When considering whether an applicant will be able to achieve a reasonable financial return, the BSA asks that they provide comparable examples, or “comps”, in the area. This is supposed to indicate an estimate of the revenues that can be derived from ground floor rental of commercial space, or apartments, or condominium sales, for example.
Looking at whether a variance would alter the essential character of a neighborhood if it was granted, the BSA must consider the context within which it is proposed. For a requested variance for a development that stretches from East 13th Street to East 14th Street and Avenue A, the applicant is using Stuyvesant Town to the north as a basis for comparison, and not the lower-rise adjacent and neighboring properties that were rezoned as part of the East Village rezoning in 2008 to protect that neighborhood’s scale and character.
As for what constitutes a self-imposed hardship, an example would be a developer having their zoning lots made smaller, and then applying for a variance saying their building footprint is too small to build within the allowable zoning and still make a reasonable return.
And finally, the BSA considers whether a requested variance is the minimum necessary. Is the applicant asking to build four stories higher when they really only need two to make a “reasonable return?”
Citizens Union reviewed 108 decisions made by the BSA in 2011 and 2012, and found that they ruled in favor of the applicant 97 percent of the time, often over the objections of local community boards. Needless to say, there is not always agreement about whether or not the BSA makes the right decisions regarding these variance applications. In fact, over the years there have been a few efforts aimed at reforming the BSA.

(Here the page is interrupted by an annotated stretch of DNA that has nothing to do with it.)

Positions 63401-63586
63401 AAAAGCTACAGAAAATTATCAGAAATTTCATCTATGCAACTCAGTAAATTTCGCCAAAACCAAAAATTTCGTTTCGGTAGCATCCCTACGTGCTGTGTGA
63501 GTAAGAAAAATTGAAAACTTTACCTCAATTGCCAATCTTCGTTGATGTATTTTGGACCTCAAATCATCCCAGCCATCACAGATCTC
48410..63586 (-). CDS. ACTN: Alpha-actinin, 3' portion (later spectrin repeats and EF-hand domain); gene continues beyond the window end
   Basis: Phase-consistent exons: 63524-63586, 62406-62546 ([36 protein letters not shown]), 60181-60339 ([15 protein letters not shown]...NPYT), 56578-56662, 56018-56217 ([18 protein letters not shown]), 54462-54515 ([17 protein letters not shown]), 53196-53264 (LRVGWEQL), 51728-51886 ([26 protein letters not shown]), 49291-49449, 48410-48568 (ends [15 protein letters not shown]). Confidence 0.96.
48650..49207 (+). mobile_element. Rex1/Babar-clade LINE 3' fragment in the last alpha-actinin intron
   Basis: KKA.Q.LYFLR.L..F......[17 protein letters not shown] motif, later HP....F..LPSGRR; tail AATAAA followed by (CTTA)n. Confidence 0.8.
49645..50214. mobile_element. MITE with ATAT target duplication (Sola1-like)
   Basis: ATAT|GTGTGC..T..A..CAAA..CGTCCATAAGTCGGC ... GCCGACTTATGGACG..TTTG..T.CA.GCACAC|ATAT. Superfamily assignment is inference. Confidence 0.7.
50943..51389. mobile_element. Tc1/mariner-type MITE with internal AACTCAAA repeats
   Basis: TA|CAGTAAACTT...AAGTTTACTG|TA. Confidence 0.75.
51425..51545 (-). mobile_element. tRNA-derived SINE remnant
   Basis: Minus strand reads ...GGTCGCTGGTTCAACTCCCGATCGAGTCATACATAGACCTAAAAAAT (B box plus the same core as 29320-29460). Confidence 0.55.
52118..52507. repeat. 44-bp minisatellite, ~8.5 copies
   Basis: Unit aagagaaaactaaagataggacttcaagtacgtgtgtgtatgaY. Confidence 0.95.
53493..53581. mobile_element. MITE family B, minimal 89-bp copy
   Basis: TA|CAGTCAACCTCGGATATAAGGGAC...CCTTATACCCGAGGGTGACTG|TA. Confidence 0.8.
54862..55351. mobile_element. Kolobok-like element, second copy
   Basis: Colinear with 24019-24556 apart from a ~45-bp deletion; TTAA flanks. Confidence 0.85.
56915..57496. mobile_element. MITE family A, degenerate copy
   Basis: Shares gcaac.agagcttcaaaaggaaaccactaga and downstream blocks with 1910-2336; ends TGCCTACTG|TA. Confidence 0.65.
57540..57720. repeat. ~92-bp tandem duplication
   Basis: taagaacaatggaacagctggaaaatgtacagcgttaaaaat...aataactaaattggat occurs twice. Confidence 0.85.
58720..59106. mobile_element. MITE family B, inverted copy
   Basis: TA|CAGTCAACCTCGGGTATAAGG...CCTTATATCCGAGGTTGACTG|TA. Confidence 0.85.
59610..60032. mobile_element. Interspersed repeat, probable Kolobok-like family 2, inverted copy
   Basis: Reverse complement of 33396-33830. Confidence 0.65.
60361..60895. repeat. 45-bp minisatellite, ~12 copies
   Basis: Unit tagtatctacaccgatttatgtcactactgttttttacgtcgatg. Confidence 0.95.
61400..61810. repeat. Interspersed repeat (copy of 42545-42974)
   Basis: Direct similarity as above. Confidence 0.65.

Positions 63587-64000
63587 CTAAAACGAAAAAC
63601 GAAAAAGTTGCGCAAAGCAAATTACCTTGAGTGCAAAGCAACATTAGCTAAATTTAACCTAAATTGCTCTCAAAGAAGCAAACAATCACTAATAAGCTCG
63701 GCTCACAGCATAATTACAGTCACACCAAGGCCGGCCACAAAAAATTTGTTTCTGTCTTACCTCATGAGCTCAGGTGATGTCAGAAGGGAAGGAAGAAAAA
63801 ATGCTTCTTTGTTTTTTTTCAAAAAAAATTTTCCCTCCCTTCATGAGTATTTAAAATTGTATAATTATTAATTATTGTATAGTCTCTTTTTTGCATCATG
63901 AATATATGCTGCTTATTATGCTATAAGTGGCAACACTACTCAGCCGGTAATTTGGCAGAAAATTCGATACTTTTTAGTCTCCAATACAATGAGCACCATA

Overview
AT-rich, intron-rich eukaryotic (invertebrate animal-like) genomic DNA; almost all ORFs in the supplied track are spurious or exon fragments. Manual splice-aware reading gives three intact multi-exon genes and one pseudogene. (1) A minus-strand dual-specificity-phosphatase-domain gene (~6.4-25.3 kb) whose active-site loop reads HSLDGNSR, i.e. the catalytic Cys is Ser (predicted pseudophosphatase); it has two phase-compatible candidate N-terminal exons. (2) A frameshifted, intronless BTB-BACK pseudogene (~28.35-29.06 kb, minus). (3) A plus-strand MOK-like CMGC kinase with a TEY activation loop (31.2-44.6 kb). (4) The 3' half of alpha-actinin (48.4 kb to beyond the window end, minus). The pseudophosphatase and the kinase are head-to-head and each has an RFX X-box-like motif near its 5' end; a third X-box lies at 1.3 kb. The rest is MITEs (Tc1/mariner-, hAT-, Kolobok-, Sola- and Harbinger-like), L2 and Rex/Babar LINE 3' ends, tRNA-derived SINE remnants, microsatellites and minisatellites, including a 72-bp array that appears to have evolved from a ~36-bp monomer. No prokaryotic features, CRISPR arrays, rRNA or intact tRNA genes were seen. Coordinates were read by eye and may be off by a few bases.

One would re-establish a review process over variance and special permits decisions by the City Council (until 1989, this power was held by the old Board of Estimate).
Another piece of proposed legislation would expand the number of BSA Commissioners from five to thirteen, with the eight additional members to be appointed, one each, by the Borough Presidents, Public Advocate, Comptroller and City Council. Another city entity that operates out of the public limelight, the Franchise Concession and Review Committee, is comprised of six members: four appointed by the Mayor, one by the City Comptroller, and representatives of the five Borough Presidents who share one vote, which is allocated according to the location of the franchise or concession at hand.
Some time ago the Municipal Art Society issued an informative report Zoning Variances And the New York City Board of Standards and Appeals. The report continues to have relevance, including recommendations like “give greater importance to testimony and evidence from parties opposing the variance”.
For now, the only way to appeal a BSA decision is by filing an Article 78 proceeding, a potentially onerous and costly route available to few within the current 30 day time-frame allowed to bring such a case before the New York State Supreme Court.
Want to find out more about what the BSA is doing and how? You can follow-them on YouTube to see their hearings, decisions, and executive sessions, or check the BSA agenda here that identifies the addresses of proposals they are reviewing. Generally, if you own a business or property, or live within 400′ feet of such a site you are supposed to be notified directly any such application. The Community Board is informed of all such proposals in their geographic area. Currently the BSA does not have an email notification list for the public to receive updates, so those are the best ways to stay tuned to the machinations of the BSA.